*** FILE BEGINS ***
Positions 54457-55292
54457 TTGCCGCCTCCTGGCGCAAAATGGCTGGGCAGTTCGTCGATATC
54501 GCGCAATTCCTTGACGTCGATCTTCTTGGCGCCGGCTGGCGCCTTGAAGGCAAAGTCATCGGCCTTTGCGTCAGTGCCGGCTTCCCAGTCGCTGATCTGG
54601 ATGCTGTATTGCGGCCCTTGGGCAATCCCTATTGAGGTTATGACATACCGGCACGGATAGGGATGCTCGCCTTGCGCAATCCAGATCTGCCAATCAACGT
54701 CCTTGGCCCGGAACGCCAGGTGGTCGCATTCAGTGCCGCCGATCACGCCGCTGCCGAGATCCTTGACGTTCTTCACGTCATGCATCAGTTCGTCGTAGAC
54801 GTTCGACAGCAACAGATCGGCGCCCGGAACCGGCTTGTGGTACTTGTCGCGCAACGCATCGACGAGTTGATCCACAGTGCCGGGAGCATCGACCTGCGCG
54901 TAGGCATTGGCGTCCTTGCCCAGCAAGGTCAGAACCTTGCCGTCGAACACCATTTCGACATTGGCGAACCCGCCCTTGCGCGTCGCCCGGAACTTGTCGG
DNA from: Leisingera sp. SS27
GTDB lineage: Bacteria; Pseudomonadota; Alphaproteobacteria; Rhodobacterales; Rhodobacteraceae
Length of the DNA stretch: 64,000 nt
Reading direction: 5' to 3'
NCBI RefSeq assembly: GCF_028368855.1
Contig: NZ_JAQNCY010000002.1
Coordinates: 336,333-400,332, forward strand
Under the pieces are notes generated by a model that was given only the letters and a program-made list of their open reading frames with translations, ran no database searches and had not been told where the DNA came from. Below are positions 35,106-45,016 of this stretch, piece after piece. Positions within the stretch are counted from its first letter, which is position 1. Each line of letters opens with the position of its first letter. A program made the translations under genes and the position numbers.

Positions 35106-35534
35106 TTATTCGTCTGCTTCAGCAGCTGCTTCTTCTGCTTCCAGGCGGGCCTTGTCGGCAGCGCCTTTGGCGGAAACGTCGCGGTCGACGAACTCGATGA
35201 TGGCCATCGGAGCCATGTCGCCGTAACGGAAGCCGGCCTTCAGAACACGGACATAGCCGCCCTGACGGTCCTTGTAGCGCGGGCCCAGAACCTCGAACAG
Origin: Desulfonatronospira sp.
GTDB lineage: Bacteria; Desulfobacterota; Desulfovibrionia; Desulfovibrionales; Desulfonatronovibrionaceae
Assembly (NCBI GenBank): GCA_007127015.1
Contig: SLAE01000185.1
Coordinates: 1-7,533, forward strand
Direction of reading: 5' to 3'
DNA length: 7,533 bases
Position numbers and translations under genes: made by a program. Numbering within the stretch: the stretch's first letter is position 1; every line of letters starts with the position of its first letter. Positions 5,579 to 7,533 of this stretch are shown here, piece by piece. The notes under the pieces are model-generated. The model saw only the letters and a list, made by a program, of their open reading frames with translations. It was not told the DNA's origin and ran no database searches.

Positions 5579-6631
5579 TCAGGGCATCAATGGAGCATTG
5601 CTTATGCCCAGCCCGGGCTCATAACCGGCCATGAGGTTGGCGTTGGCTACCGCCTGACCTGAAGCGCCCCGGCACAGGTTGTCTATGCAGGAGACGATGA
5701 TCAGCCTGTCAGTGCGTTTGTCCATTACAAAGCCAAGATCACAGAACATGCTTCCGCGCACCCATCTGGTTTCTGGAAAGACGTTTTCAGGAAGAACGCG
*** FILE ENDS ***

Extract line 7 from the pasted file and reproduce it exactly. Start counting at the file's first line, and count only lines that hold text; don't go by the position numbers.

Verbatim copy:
54901 TAGGCATTGGCGTCCTTGCCCAGCAAGGTCAGAACCTTGCCGTCGAACACCATTTCGACATTGGCGAACCCGCCCTTGCGCGTCGCCCGGAACTTGTCGG